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Michael Feinstein's Fresh Take On Classic Sinatra

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Michael Feinstein Ol' Blue eyes did it his way -- and so now has Michael Feinstein.
Feinstein takes Ol' Blue Eyes' 1940s hits and gives them 1950s Nelson Riddle-style arrangements.

When he began kicking around ideas recently for a new album, the singer and recording artist who carries a torch for the Great American Songbook initially dismissed a suggestion that he do a Frank Sinatra tribute. There were too many on the market already, he thought, and most simply copied legendary performances, sometimes note for note. Why bother?

But then Feinstein, who is also a music historian and curator, came up with a novel idea: Why not make an album of classic pop standards that Sinatra never got around to recording during his golden years in the 1950s at Capitol Records on Hollywood and Vine?

It would be as if the world had discovered a long-lost album. As Feinstein imagined it, the songs would be performed in Sinatra's swaggering style at Studio A -- where he made history with Nelson Riddle, Billy May and other famous arrangers -- and they'd be recorded the old-fashioned way, in stereophonic sound with a live studio band. Just like Frank did.

“I was intrigued by the idea of taking a song Sinatra sang in the 1940s and doing an arrangement as if he had sung it a decade later, with Nelson Riddle at the podium," said Feinstein, describing the origins of The Sinatra Project, due out Tuesday. “The key was to find the right material and then make it sound like one of those classic records."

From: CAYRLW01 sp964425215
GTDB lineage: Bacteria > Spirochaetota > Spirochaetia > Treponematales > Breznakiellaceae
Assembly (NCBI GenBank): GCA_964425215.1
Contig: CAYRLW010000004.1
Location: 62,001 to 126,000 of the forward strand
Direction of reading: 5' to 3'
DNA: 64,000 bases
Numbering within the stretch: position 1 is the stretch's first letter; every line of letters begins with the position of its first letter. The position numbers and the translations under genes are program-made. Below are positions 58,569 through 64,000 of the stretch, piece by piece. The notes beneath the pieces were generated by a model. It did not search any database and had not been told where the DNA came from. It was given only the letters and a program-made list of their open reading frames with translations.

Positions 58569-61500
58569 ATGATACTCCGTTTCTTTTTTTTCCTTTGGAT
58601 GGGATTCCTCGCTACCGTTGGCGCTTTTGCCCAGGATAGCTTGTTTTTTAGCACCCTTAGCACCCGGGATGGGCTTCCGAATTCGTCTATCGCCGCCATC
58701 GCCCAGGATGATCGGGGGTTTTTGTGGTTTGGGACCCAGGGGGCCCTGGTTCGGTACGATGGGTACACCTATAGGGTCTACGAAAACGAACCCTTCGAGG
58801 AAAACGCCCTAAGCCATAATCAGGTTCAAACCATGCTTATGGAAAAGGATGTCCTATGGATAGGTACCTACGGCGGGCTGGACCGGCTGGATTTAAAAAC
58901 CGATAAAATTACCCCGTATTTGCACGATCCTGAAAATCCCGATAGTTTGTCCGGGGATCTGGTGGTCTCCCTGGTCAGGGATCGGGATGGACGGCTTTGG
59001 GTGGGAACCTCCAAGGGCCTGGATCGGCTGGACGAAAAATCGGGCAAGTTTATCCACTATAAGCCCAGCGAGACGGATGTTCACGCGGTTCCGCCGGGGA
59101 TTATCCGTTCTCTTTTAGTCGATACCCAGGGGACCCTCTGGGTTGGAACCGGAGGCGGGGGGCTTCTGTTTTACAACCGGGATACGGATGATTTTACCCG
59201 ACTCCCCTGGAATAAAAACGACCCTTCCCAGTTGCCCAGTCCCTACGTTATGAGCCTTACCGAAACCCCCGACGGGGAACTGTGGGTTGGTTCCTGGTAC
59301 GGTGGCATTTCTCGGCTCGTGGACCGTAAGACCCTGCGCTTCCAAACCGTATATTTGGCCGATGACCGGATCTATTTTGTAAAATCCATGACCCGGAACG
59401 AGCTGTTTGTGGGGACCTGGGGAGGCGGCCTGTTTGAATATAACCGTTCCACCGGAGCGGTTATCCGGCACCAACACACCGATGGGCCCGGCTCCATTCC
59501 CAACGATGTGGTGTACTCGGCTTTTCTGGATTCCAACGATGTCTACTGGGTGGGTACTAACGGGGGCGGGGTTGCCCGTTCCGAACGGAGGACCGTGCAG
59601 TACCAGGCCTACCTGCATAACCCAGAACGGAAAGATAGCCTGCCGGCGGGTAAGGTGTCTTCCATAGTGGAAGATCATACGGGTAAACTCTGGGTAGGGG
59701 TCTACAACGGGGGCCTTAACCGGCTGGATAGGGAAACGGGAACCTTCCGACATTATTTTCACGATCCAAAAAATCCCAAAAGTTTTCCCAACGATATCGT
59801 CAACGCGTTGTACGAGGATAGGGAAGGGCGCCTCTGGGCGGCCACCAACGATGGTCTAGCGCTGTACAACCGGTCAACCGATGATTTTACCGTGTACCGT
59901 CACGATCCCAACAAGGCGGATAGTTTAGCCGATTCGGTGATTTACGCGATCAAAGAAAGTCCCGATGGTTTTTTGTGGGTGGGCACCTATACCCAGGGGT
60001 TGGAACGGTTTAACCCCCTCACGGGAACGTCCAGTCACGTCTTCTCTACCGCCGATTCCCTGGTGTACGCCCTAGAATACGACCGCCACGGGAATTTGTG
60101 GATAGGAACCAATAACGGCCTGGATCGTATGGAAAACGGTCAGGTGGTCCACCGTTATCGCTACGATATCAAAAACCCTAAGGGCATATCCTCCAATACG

The result is an album that some are calling one of the finest in Feinstein's career. The Los Angeles-based singer, working with producer-arranger Bill Elliott, recorded 11 tracks in two days, expanding the concept to include standards Sinatra sang in the 1950s with the addition of complete (and rarely heard) lyrics. He also included “How Long Will It Last," a duet with the world- and lounge-music group Pink Martini, and a gem -- “The Same Hello, the Same Goodbye" with lyrics by Alan and Marilyn Bergman and music by John Williams -- which was written for Sinatra but never recorded.

Old-school cool

For a new record, this is as close to being at a Sinatra date as you'll get. And it's not just because of Michael's performance, but the way it was recorded. It's a throwback to the way records used to be made, with live music in the studio.
Charles GranataSessions With Sinatra Author the definitive book on his recordings.


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